WHAT is the best / cheapest/easiest way to start composting?

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  • Jacqueline Weinstein Jacqueline Weinstein on Jul 14, 2017
    Pick a spot in the back yard, get 4 pieces of roofing plywood. Make a box height is up to you, depends on how big you want it. Add actual kitchen garbage and leaves. Stir or rake to mix well about once a week. Do not add any paper or plastic. No chemicals either except lime which will help decompose matter and the smell!
  • C. D. Scallan C. D. Scallan on Jul 14, 2017
    Use leaves, grass cuttings, egg shells , tea bags, coffee grounds , etc.
    This guide should help
  • Dianacirce70 Dianacirce70 on Jul 14, 2017
    We started by making a box with three sides about 3 feet tall, and one side about half that. Initially you will want to alternate your organic matter with some soil, a cheap bag from the garden center will work. Turn it over and moisten occasionally. Its not aq fast process, but very beneficial
  • Carol Carol on Jul 14, 2017
    1. Locate a place in your yard to set up a compositing sit up.
    2. Dig out a pit, I suggest about 2ft deep (PLEASE MAKE SURE YOUR GAS OR PHONE OR ELECTRIC LINES DO NOT RUN THROUGH THE AREA!!!!!)
    3. The dimensions for width and length are up to you but, whatever they are have a tarp or heavy piece of plastic large enough to cover it and something that can stake or hold it down when it is covered. An option is to use one of those cheap kiddie pools - if yours can accomodate your pit.

    Another option is to get a large, heavy duty plastic trash can with a detachable lid. Of coarse there are containers made specifically for composting but, they carry a hefty price too.

    Actually for me (where I now live in a large city and subdivision) have a bare spot in the corner of our backyard. When I cut our grass I dump the grass there without doing any preparation to the ground, and I started adding the tree debris, egg shells, coffee grounds tea bags and various sundry compositional elements in the pile. You need to remember to turn and mix your pile ever so often so that it mixes and changes well. After a period of time you'll begin to see earth worms working out. Actually might not be a bad idea to go to your local fishing or bait shop and but and couple of pints and put them in your mass.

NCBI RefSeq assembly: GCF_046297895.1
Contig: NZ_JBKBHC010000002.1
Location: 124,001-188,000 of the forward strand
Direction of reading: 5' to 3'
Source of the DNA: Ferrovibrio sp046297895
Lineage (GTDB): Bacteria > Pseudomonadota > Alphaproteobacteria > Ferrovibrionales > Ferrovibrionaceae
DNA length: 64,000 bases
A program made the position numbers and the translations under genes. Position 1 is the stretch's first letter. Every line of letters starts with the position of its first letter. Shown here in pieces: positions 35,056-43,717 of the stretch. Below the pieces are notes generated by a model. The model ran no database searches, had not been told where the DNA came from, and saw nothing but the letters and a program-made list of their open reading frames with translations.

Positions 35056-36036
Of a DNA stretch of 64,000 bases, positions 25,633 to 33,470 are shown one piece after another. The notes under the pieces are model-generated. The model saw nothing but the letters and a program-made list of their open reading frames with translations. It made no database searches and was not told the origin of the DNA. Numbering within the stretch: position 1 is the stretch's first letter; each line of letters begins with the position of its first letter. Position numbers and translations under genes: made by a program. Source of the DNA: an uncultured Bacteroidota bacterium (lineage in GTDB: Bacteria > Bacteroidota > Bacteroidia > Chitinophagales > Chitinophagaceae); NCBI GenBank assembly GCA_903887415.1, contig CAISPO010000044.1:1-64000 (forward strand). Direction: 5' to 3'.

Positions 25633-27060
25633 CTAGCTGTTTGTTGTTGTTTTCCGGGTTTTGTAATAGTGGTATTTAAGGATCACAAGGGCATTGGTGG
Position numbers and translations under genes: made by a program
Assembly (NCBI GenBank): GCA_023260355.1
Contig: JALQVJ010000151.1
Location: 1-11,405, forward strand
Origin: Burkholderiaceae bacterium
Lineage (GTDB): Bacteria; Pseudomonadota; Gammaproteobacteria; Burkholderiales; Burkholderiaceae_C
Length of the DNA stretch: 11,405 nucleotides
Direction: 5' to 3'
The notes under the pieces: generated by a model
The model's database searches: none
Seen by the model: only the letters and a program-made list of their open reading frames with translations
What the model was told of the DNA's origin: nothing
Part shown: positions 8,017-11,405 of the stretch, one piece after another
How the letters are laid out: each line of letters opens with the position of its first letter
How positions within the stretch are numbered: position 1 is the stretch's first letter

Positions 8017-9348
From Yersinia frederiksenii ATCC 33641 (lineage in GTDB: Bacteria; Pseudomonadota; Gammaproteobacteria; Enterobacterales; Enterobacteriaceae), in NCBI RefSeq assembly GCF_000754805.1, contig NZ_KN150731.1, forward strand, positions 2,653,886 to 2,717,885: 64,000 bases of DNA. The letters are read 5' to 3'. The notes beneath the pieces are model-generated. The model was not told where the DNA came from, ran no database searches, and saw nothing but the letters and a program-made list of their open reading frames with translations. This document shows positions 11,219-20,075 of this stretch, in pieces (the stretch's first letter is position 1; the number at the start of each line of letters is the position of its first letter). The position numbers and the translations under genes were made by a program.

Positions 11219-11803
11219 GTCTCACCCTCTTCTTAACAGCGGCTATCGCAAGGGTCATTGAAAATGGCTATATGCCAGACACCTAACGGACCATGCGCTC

GOOD LUCK!
  • Susan Susan on Jul 14, 2017
    Pick a spot for your compost pile. Start dumping compostables on that spot. Containing your compost pile with a wooden frame covered in chicken wire is great, but you don't have to do that to start. Try to layer your compost - vegetable peelings, etc., (no meat or bones), grass clippings, a shovel full of dirt, grass clippings, leaves, hair. Water it once in a while if you haven't had much rain. Don't turn it over too often. Ask a hair stylist to save all the hair that's regularly swept up from the floor. Human hair is excellent for the compost. It's not necessary to actually layer each of those items; just try to make sure your compost pile includes all or most of those ingredients. If you do end up making an enclosure for your compost pile, you can plant rhubarb around the outside of the enclosure. Your rhubarb will thrive there.
  • Jan Clark Jan Clark on Jul 14, 2017
    Since you're in Houston and my grandma did this in Fort Lauderdale (I live near Fort Worth), I think it'll work great. She had my grandpa stack cinderblocks in a low rectangle about 3 feet by 2 feet and about 2 feet high. No front. Then they would layer house compost and yard compost whenever possible. Turned it with a pitchfork about every 3 weeks. A bit smelly to start with, but as it composted it wasn't so bad. Since there are no 'seasons' where ya'll live, just turning it should do the trick, too. Had the best garden in town.
  • Allison Allison on Jul 14, 2017
    If you can get your hands on some pallets, they would make a great bin. I am a lazy composter and never turn my piles. I have them in 3 bins, one for each year for the past 3 years, so I have one bin of finished compost in the spring then start a new one that will be ready in 3 years. I put everything in the bin, grass clippings and leaves, kitchen scraps (no meat, dairy or oils) pulled weeds that I allowed to dry up, shredded paper. When I had a pet rabbit, his litter would go in there, too. In the fall when I have excess leaves and not enough 'green' I add rabbit pellets, which are alfalfa, they get everything cooking really well to kill the weed seeds and any pathogens that may have happened to get in there. You do have to keep them somewhat moist, I water them when I water the garden. I do use captured rain water and am not certain if chlorinated tap water would do any harm to the living beasties that are breaking down the debris.
  • Angela Ley Angela Ley on Jul 18, 2017
    Just layer organic materials—garden clippings, dry leaves, kitchen vegetable scraps, shredded paper—and a dash of soil to create a concoction that turns into humus, the best soil builder around.
  • 1401470 1401470 on Aug 20, 2017
    Direct compost all you have to do is dig a hole and bury the waste directly into the raised bed or ground. check out my blog Garden Up Green click garden/dirt simple and I have two articles about it. Hope that helps was a neat tip my grandma taught me years ago.
  • Cin21825342 Cin21825342 on Aug 20, 2017
    Food scraps, grass clippings and dirt.